Sunday, November 20, 2005

Star Wars

We're on a Star Wars kick in our house.

In a sense, it started a year ago when Baldwin sent me the awesome four disc DVD of the original trilogy. Then Julie asked me what I wanted to do for my birthday and I saw an article in the Boston Globe about One Man Star Wars Trilogy. We got tickets.

Here's the deal: Charles Ross grew up in British Columbia, too far from television signals. So he watched Star Wars videotapes over and over again. And again. And again. After becoming an actor on the Fringe circuit, he developed a skit in which he performed the entire first Star Wars film by himself in 20 minutes. The skit then became a one hour show that includes Empire Strikes Back and Return of the Jedi.

Okay, I realize I'm a geek, but this guy is worth seeing (he's still doing the show in New York until the end of the year). He uses no props, and just uses his hands to suggest costumes (Princess Leia's "danishes" of hair, or flapping his forearms together for Jabba's mouth), or special effects (the double sunset on Tatooine [and the hair ruffling through Luke's long-time ago 70's hairstyle]). The plot is stripped to its essentials but the film is not. He sings the score and it makes you realize how essential Darth Vader's theme is to character and scene. He also spins and runs around the stage to suggest camera movements. And he is a gifted vocal mimic. He admits that "practically everyone on Earth does a better Yoda than I do" but his Luke, Han and especially C3PO, Obi-Wan and other British accents are really good. Plus his R2D2 whistling and his Chewbacca roars are terrific.

Basically, he does a great job and manages to include a few metacomments in the show as well (pointing out the one character who calls Carrie Fisher's character "Lee-ya" rather than "Lay-ya", bumbling through Obi-Wan's tortured explanation of why he wasn't lying when he told Luke that Darth Vader had killed his father ["After I cut off his arms. And both his legs. And left him to die in a lava pit"]).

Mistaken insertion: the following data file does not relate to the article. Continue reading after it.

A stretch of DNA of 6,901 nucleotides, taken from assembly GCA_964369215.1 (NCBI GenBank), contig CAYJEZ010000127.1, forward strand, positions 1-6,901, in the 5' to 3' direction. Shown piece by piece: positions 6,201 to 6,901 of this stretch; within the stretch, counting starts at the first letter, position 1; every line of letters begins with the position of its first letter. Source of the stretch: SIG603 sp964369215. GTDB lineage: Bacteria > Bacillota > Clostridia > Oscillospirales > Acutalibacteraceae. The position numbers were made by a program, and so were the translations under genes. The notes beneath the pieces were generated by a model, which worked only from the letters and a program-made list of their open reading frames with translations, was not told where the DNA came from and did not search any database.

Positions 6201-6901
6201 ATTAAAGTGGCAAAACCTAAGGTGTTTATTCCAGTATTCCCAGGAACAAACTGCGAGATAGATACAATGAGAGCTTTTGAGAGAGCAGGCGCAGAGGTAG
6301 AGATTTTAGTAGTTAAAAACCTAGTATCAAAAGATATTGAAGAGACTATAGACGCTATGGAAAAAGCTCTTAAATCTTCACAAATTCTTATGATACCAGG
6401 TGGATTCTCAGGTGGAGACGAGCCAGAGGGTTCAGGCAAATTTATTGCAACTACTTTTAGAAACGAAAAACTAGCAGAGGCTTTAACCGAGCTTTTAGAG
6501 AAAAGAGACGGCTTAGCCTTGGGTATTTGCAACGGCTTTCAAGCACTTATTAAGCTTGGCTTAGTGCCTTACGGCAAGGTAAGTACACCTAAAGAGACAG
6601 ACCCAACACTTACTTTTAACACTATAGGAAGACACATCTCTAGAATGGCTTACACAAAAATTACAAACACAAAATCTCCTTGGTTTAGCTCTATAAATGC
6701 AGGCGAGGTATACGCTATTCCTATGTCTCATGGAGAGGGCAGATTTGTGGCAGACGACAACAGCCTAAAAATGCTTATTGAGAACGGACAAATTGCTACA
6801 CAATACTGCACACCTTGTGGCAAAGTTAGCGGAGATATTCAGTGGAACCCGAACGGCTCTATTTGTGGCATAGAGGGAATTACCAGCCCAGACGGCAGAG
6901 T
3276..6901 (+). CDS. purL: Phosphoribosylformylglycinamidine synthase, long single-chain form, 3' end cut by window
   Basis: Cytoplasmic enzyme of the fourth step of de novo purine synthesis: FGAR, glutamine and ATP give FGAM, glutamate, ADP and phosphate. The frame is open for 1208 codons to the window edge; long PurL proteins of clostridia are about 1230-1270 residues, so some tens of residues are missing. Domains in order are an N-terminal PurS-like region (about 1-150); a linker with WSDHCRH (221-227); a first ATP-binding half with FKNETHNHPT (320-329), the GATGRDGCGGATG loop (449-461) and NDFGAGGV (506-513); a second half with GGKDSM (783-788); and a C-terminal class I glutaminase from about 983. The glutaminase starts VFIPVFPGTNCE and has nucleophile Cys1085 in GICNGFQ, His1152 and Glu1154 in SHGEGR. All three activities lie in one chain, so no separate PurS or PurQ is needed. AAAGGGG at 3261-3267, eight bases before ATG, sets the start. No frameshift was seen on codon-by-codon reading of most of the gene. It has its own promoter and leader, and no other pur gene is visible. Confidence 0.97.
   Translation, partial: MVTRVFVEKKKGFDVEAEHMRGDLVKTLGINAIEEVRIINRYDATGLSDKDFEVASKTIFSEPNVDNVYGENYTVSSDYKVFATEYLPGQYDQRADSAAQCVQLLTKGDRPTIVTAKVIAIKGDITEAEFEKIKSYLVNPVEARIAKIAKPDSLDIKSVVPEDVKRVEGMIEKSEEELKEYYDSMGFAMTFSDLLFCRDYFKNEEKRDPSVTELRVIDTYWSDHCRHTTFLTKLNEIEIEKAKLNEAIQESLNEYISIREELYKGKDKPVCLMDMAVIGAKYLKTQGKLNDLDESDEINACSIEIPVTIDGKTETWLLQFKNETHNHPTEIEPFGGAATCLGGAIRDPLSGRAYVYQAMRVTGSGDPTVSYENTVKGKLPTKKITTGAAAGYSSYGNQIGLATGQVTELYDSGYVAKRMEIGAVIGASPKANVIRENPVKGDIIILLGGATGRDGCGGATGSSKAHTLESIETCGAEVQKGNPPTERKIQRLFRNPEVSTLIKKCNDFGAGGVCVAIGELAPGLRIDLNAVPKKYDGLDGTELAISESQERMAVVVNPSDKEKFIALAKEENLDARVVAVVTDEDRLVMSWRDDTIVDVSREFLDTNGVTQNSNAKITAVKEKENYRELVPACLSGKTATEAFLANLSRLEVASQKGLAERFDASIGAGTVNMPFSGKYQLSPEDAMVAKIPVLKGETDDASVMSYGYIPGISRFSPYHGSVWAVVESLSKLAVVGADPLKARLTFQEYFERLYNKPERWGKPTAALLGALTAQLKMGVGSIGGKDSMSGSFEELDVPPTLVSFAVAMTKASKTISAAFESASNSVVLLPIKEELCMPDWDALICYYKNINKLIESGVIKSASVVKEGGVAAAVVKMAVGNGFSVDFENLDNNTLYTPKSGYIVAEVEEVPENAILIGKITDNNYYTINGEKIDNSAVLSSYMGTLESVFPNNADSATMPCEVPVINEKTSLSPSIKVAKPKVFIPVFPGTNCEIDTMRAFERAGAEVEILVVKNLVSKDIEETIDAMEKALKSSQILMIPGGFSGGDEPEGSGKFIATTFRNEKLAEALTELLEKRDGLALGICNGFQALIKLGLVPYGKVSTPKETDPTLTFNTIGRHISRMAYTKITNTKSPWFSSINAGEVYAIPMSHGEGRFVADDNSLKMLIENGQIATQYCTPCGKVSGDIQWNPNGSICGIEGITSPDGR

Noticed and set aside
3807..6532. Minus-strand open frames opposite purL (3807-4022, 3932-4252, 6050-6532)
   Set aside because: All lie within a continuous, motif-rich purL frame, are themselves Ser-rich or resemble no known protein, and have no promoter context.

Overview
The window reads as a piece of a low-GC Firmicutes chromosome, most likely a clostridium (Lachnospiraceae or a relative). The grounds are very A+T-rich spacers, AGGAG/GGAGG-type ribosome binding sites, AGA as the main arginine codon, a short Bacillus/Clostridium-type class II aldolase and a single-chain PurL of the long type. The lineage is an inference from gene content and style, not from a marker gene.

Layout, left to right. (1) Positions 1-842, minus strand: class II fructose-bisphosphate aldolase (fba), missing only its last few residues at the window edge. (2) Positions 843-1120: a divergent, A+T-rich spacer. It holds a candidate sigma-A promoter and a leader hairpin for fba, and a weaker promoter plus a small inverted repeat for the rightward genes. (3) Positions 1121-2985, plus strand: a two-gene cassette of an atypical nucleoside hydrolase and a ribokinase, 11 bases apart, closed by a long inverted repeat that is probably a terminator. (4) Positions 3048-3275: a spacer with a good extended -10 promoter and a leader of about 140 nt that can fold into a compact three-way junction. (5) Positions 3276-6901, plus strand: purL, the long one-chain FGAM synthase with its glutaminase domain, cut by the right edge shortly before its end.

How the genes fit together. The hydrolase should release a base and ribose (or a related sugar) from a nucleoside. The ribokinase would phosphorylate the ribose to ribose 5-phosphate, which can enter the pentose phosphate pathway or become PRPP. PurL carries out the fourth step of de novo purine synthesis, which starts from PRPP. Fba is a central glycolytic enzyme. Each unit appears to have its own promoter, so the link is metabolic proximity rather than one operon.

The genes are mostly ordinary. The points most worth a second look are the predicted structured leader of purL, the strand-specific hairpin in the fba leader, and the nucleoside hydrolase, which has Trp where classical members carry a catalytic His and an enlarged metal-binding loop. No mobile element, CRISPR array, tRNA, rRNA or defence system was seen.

What was nice, too, was that after the show in which he entertained hundreds of people who obviously watch too much t.v., he came out and gave a little talk about the show and about perseverence in doing something you love ("despite all the restraining orders"). Basically a "follow your dream" speech. It was very sweet and, I pointed out, somewhat Canadian. To which Julie replied, "Do you mean Canadian, like how nice he was, or are you implying that he's a homosexual?"

Then, this week, I took the kids to the Museum of Science in Boston for their Star Wars: Where Science Meets Imagination exhibit. It was really good.

We went twice.
The show consists of props from the movies, and video interviews of special effects and sound effects guys who explain how the various technologies in the movies were conceived. But then there were exhibits that expanded on particular ideas.

For example, there was a video about Luke's landspeeder. Then, there was an area where you could make a vehicle with Legos with embedded magnets. If you did it right, the vehicle would float above a magnetic track (and a text panel explained about actual mag-lev trains). Another exhibit showed how an air-powered hovercraft would work and let you sit on something akin to the puck on an air hockey table.

Other exhibits discussed robots...
...(Austin, prepped for the museum with selective viewings of the movies [if you skip the talking and the scary parts and stick with spaceflight, each film takes about 20 minutes to watch], is a big fan of Chewbacca, R2D2 and Darth Vader, whom, because he was the first Star Wars character encountered [on a Corn Flakes box] Austin assumes is a good guy [whenever he comes on screen, Austin turns and whispers to me, "We had his cereal. Yeah. Remember, Dad?"])...
... Wookies (not sure what the educational benefit of this was)...
...and prosthetics and medical technology.

I have to say, it was remarkably well done. I was expecting a few props and some tangentially related science exhibits, but the learning was well integrated and compellingly interactive. Plus there were celebrities like Kismet, the social robot. Other real world marvels included a robot eye that did a great job of recognizing where my face was (sounds strange, but it was cool), a neat demonstration of walking robots, and a state of the art prosthetic arm.

The exhibit runs to April 30, 2006 and I recommend it. Of course, I'm the sort of guy who gets a kick out of seeing how small Mari is compared to a full grown Wookie so take my recommendation in context.

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